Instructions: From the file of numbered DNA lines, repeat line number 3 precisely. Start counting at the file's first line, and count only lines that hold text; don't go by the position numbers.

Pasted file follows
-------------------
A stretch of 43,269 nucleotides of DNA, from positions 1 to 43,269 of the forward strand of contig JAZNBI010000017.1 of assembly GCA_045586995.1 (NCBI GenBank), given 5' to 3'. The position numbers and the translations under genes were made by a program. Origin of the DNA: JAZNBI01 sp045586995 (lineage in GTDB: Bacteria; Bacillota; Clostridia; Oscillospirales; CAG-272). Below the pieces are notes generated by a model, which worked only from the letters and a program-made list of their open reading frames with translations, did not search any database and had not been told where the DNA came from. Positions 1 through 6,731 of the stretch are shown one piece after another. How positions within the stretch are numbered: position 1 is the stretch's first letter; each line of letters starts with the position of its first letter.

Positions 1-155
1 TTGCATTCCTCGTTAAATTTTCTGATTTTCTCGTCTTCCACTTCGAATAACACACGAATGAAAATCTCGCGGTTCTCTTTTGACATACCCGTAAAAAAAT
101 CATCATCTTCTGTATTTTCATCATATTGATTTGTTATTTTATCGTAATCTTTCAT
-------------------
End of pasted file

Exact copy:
1 TTGCATTCCTCGTTAAATTTTCTGATTTTCTCGTCTTCCACTTCGAATAACACACGAATGAAAATCTCGCGGTTCTCTTTTGACATACCCGTAAAAAAAT